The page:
Five Tips for Using Email Marketing to Increase Your Nonprofit’s Donations

Jenny Traster, Contributor, Business2Community
August 10, 2017

Nonprofit organizations often find themselves in the continuous cycle of attracting new donors in order to keep their services not only running, but growing. The marketing funnel for finding and retaining donors works similarly to the buyer’s journey — the same journey you would take when looking to purchase a new car, for example.

Just as you do your research about safety features, gas mileage, online reviews and even building a new car online, your donors are engaging with your brand and website before they are donating to your cause.

Gradually you may start receiving emails from car manufacturers you previously visited online with information on pricing and local dealerships to visit. You are being nurtured with content the same way you should be nurturing your current donor base and those that have expressed interest in your organization.

Anytime you receive contact information from a visitor on your website, this is your lead to nurture. This contact is the starting point for developing a relationship that will hopefully lead to involvement and donations through lead-nurturing email campaigns.

Here are five email tips to help turn potential donors into actual donors, or existing donors into repeat donors:

Tip 1: Develop and delight
Avoid the temptation to constantly ask for money — no one likes to be in a relationship with someone who is constantly asking but never giving! Your organization has much to offer and should regularly be developing relationships with members through useful and delightful content — stories of hope, exciting news and happenings, invitations to events and thanks for their past involvement. You probably believe that your supporters are genuinely special and important, so tell them and work on deepening your connection and relationship.

Tip 2: Tailor your message
When possible, find out the motivation your supporters have for being part of your cause. This information might come through a survey when they initially download content from your site or from an email follow-up. This information will help you to better understand what ways you can connect with your potential donors and lead them closer to becoming donors (or giving again).

This information may come through several tailored marketing campaign tracks:

  • Informational: Keeping your audience informed helps to prepare potential donors to give as they learn more.
  • Re-engagement: Leads who have gone cold may be brought back around through this type of campaign.
  • Top-of-mind: Keeping your organization in the forefront of your leads’ minds is the goal. You can accomplish this by sharing your fundraising goals and progress or by showcasing how past donations have supported your cause.
  • Promotional: Draw out donors who might be on the fence with enticing campaigns and special offers for getting involved. For instance, what do your top donors receive for recognition?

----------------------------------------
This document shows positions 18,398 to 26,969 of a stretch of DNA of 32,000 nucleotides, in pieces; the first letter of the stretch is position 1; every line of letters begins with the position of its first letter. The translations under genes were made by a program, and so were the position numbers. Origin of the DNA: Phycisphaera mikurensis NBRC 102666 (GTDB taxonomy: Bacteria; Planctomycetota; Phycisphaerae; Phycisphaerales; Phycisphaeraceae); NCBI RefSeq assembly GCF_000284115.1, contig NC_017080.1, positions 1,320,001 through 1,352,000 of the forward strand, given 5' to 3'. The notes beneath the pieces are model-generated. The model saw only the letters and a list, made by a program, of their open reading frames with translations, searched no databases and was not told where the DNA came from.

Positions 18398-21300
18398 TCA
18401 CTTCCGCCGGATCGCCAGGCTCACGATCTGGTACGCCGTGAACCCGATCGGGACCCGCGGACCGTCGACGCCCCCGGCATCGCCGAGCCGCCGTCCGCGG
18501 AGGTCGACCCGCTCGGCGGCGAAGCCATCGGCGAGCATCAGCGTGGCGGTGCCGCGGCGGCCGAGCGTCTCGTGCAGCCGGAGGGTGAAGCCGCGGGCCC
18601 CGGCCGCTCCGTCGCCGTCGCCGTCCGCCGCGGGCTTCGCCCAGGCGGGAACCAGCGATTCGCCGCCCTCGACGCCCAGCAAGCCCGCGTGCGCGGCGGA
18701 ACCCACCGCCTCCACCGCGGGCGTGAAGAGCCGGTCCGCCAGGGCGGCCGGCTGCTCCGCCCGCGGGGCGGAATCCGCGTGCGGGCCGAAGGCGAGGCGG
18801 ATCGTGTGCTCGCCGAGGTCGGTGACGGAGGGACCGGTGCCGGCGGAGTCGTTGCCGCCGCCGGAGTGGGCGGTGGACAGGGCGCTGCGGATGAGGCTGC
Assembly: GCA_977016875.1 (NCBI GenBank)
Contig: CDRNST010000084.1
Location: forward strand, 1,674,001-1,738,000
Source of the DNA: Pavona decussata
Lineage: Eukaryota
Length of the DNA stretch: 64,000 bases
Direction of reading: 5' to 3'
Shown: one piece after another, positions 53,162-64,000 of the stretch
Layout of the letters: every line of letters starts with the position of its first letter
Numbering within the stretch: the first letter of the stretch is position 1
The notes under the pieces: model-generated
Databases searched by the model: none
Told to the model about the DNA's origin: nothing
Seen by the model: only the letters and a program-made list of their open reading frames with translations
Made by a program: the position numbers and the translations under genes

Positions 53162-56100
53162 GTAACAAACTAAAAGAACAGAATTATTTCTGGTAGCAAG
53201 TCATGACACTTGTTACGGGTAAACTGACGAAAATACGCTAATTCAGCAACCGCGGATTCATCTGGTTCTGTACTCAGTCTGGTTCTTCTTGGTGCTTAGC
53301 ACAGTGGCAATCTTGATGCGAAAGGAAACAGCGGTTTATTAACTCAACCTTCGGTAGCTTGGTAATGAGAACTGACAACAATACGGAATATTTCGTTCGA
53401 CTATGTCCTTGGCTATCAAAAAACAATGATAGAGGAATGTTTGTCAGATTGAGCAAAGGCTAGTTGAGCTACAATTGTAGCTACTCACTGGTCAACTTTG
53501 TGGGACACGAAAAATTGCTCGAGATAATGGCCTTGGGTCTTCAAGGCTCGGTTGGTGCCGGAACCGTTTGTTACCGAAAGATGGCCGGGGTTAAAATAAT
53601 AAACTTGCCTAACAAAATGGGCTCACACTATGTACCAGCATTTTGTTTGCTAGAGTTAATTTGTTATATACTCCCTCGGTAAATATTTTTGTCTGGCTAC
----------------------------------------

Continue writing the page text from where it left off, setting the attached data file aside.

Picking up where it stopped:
• Opportunities: If you know what draws a donor to your organization then you might be more effective in soliciting donations if you offer options. Allowing donors to give to a particular project that they identify with may help you to coax out a larger amount than a donation into a “general” fund might.

Tip 3: It’s all about timing
Aligning your timing with a potential donor’s giving journey is the structure to use for scheduling email campaigns. Every step of the way, the next email sent out is based on the action that the donor takes.

For instance, at first signup a new lead receives a thank-you email along with some information about your project. If this email is opened, your automation platform automatically sends another email four weeks later with more information or a news update. If this email is not opened, this contact may be moved into a different status for a re-engagement campaign at a later date.

The design and specifics of the campaign all depend on your organization’s preferences and the status of your connections. Whether you’re converting small donors to larger ones, or single donors into repeat donors, there’s an email campaign that can be created for that. But however they look, these campaigns are long-term investments that are seeking to build relationships over the span of several months, providing information and building trust.

Tip 4: Workflow automation
Rather than having to organize and keep track of this process all on your own, your organization can work smarter and utilize tools to create lead nurturing campaigns that function virtually on their own. Choosing an automation platform is critical for making these emails happen on their own at the proper time. 

Tip 5: Refine your message
Continually evaluating your results and statistics will allow you to determine what you are doing that is effective and what could use some tweaking. Run A/B tests on your calls to action or subject lines to decide what works. The beauty of A/B testing is that your emails become fluid rather than static, so you are constantly adjusting to meet the needs of your donors.

This article was written by Jenny Traster from  Business2Community  and was legally licensed through the NewsCred publisher network.

The information in this article is presented as-is and does not necessarily reflect the views of First Republic Bank.